Foreign Ministry bid to save precious dollars
Cash-strapped Sri Lanka on Dec 27, 2021, announced a long overdue decision to close down some missions. Declaring that the Sri Lanka High Commission in Abuja, Nigeria, the Consulate General of Sri Lanka in Frankfurt, Germany; and the Consulate General of Sri Lanka in Nicosia, Cyprus, would be closed down with effect from 31 December 2021, the Foreign Ministry announced that the Cabinet of Ministers approved the move. The Foreign Ministry asserted that foreign reserves could be saved by minimising expenditure on the maintenance of diplomatic missions. Perhaps, the Cabinet of Ministers should have considered closing down many more missions than those at Abuja, Frankfurt and Nicosia.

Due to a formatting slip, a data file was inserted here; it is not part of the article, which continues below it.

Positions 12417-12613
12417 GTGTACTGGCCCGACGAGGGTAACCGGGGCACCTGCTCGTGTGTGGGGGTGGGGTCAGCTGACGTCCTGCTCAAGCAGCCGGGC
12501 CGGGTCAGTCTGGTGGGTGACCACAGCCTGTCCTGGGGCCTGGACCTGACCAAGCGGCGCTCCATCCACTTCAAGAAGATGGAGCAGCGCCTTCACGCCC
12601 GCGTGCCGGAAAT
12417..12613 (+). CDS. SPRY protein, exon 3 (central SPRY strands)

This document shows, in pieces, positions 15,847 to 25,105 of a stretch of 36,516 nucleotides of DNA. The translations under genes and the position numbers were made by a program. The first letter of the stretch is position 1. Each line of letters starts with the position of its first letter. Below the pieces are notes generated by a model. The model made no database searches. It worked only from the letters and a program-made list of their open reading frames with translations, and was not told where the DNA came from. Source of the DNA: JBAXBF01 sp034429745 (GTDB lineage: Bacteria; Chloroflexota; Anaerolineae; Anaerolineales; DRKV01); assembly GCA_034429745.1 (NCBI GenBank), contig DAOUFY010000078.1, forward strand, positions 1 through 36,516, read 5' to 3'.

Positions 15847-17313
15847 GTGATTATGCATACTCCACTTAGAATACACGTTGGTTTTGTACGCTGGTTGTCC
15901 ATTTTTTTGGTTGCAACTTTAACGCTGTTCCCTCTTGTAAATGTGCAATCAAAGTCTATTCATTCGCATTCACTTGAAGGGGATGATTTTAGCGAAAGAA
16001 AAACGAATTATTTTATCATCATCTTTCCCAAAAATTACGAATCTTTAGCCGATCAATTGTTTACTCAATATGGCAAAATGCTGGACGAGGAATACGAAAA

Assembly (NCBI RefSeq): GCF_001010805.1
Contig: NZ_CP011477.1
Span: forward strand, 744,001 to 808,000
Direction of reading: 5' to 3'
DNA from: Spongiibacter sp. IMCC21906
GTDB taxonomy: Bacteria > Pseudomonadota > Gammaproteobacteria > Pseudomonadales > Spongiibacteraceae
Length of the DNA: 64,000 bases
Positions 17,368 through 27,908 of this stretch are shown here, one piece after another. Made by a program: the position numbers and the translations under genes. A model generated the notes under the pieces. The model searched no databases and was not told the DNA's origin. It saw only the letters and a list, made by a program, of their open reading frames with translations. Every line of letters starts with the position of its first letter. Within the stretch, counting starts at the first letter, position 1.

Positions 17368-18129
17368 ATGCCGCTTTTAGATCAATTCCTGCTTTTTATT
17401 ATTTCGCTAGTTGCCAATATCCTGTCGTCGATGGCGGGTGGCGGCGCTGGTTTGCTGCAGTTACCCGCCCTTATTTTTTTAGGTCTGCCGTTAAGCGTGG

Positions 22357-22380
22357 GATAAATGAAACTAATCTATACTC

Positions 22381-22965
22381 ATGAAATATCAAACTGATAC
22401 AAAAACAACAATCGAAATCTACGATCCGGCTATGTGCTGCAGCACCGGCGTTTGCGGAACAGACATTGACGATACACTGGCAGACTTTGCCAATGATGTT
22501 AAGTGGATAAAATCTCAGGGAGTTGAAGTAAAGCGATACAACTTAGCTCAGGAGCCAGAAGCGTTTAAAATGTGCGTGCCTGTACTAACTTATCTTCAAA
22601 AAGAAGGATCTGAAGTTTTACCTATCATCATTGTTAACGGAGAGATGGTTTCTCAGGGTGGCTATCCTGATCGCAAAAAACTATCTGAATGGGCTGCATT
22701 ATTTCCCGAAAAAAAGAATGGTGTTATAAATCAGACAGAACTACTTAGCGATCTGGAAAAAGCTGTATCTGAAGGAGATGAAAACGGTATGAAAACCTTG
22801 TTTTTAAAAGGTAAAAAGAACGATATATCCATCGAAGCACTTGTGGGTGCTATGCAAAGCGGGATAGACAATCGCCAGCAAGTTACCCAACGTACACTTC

Over the years, Sri Lankan missions overseas have become a haven for political appointees. We also wonder whether many of our serving diplomats are rendering a worthy service to the country. Some of them have joined the service through the backdoor, thanks to influence. We can recall how our top career diplomat, in a leading capital in the East, gave a talk to a group of leading businessman in that country’s capital in the presence of our then Foreign Minister Lakshman Kadirgamar and repeatedly referred to the construction of the second RUNAWAY at BIA with valuable assistance from that country. At that moment we ourselves felt like running away from there!
Successive governments have shamelessly utilised diplomatic missions to accommodate associates, friends as well as some former parliamentarians. The incumbent dispensation is no exception.